When I found out I was pregnant I never even gave diapering much of a thought. Disposables seemed like the obvious choice. That was until a friend of mine posted on Facebook that she forgot how much she loved cloth diapering. So, I started doing some research and found that it’s not what it used to be! Old fashioned cloth diapering consisted of a flatfold and safety pins, it’s what our parents would have used (in fact, my mother did use them!). Now cloth diapers have advanced to a very simple and stylish option for those who want to be more economical and Earth friendly.
Since I was going to register with Target for my baby shower registry I decided to give gDiapers a try as they were available through the Target website and I could add them to my registry. Plus, all the different options kind of made my head swirl and I didn’t fully understand the difference between All In Ones (AIO), pocket diapers, perfect size diapers, one size (OS) diapers, etc. gDiapers seemed to make it easy and they had videos of how to use the diapers on their website. I had my previously mentioned friend show me how she did cloth diapers once but she used a prefold with a shell which confused me as well! So, I went with gDiapers. When I didn’t get all I needed as shower gifts I did some searching for used ones on craigslist and found two women selling their gDiapers at a very reasonable price. So, I ended up with everything I needed at a fraction the cost.
When M was born with his heart defect and didn’t get to come home for 6 weeks (his story starts here), cloth diapering sort of got put on the back burner. We had gotten very used to Pampers Swaddlers which, very conveniently, have a yellow line that turns blue when the diaper is soiled. We ended up using those for quite awhile once M came home just because of the convenience and everything else we had going on with him. When I did decide to finally switch over to cloth I continued to use disposables at night because he has a nurse at night and I didn’t want to make it overly difficult on them. But, I decided I didn’t want to continue to buy diapers anymore and switched him over completely about 6 weeks ago (or so).
At first, it was strictly gDiapers and we were using the flushable inserts because I had gotten a ton of them when I bought the used diapers. They were very convenient and a nice transition period from disposable diapers to cloth diapers. They are flushable and biodegradable. But, once we were out of those it was complete cloth for us (because buying more flushable inserts defeated the purpose of saving money)! I then began doing research on cloth diapers again. I’d been reading a friend’s blog (Young Nesters) and what she had chosen to do about cloth diapers and became curious about other brands. So, I headed to a local consignment shop around Easter time and bought some used cloth diapers to try out. I ended up with 2 FuzziBunz pocket diapers (size small) and 1 Blueberry AIO (size small). I washed them up and gave them a go. The FuzziBunz did not come with the inserts so I used the medium/large size gDiaper inserts, which worked really nicely. I started using the Swaddlebees at night with M because I could stuff an extra insert into it to allow for more absorption, this was easier than double stuffing the gDiapers. Then, I finally gave in and bought 3 bumGenius 4.0 OS to try them out, I have since bought 6 more of the bumGenius dipes.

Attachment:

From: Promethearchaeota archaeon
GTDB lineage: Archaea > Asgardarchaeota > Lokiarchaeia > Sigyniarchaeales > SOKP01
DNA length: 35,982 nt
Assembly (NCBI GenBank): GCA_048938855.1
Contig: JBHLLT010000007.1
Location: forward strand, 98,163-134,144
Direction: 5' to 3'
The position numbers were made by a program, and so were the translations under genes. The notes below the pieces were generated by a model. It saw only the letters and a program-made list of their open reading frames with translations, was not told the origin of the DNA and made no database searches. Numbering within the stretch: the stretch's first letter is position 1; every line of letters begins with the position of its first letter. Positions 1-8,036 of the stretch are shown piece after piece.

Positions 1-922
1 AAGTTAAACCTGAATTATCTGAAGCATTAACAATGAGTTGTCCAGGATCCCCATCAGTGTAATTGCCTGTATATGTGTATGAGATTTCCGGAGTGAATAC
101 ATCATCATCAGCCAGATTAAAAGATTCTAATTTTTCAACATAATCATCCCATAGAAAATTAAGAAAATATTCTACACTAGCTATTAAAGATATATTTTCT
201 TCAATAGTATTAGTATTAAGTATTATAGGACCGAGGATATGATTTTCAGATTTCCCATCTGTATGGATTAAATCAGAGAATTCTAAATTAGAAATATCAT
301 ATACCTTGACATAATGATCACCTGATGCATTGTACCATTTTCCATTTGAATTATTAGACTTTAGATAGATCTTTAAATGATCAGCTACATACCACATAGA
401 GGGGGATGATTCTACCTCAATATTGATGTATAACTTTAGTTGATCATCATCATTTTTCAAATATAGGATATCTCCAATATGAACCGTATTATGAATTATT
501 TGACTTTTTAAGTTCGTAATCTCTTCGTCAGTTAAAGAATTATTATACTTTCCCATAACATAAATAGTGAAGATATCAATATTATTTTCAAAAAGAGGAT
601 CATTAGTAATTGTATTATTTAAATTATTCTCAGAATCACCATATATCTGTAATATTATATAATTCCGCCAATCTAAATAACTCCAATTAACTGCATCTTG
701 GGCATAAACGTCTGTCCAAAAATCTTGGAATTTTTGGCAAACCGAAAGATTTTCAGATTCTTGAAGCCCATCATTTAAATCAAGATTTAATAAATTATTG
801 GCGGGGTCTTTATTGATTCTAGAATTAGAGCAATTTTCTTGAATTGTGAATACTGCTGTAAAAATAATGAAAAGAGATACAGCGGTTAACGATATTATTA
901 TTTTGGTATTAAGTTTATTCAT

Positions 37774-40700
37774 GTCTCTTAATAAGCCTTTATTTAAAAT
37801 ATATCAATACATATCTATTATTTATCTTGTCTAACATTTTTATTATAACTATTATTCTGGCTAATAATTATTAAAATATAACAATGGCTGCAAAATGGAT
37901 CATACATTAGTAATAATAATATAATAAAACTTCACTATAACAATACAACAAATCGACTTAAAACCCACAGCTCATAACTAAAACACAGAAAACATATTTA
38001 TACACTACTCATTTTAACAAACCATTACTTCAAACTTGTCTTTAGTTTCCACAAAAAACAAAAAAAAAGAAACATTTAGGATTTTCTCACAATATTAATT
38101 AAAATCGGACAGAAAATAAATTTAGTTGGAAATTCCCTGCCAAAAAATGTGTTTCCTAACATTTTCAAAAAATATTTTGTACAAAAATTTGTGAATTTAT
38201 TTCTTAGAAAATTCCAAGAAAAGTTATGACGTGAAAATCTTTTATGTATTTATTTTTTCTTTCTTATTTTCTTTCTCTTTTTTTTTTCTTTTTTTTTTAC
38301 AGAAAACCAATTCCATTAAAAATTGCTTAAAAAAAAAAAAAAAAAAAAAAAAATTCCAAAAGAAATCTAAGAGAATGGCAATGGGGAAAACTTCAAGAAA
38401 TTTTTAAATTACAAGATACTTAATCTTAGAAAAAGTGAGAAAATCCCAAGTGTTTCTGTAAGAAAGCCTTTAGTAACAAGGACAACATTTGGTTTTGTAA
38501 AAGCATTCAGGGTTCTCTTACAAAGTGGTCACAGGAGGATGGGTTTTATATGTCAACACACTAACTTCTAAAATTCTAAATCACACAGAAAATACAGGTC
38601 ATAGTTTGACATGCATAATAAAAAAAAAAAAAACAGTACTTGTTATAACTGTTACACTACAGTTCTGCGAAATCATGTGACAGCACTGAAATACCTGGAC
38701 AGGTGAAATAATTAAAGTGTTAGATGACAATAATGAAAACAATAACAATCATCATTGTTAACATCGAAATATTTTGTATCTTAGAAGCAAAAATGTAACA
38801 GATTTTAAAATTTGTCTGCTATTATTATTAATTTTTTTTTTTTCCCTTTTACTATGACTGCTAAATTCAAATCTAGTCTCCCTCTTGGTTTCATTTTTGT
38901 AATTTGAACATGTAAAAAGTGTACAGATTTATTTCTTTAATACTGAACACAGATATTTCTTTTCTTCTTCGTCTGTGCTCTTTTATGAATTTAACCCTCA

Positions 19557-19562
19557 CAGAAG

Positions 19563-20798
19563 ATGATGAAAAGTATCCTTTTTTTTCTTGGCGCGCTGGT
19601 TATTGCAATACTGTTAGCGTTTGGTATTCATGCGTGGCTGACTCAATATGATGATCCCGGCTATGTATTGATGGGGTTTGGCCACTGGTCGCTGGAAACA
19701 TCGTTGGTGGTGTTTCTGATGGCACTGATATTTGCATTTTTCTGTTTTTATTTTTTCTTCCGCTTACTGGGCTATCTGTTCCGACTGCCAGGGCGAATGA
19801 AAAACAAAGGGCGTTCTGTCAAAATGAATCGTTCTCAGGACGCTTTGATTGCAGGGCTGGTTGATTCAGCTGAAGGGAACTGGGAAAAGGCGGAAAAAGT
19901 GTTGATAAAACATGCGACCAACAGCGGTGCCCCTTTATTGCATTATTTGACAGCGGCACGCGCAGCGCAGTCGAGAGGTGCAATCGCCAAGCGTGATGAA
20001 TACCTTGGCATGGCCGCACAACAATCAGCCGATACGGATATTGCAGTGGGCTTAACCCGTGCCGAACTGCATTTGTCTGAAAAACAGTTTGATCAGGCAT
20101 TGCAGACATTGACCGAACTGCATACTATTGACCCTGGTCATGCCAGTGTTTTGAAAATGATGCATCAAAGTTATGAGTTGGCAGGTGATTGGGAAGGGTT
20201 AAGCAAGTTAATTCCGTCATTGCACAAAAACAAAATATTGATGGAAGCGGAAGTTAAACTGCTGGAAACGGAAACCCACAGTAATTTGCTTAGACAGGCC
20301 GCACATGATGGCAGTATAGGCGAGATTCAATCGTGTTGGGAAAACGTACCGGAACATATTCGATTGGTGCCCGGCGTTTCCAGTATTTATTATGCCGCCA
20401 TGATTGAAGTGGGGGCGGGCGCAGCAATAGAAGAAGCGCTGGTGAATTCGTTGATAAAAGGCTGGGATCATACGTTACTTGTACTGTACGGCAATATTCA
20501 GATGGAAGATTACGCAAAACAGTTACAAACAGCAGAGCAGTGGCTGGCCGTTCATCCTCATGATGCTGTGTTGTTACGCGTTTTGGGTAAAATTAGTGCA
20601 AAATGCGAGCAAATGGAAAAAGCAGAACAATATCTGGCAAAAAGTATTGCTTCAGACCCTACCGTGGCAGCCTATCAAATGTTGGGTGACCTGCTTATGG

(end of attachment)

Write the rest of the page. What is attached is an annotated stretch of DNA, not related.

So, this is what I’ve found with each of these brands:
- gDiapers – come with the g-pants, snap in liners, and either cloth or flushable inserts. I do really like the gDiapers, M is now into the medium size which could follow him up to about 28lbs.
- Pros: The flushable inserts are super easy. The cloth liners have a hemp side that helps absorb moisture away from baby’s skin. The more they are washed and used the more absorbent they get. We have had very few leakage issues, especially since moving him up into the mediums.
- Cons: Stuffing the inserts into the plastic liner are kind of a pain, not as easy as a pocket diaper. There is also the added step of snapping in the plastic liner, then stuffing the insert into the liner. Also, they’re sized so you have to buy more as your baby grows.
- FuzziBunz – I have the perfect size pocket diapers. My mom picked up more for me that came with inserts so I now have the proper insert for this brand. All you have to do is stuff the insert into the pocket.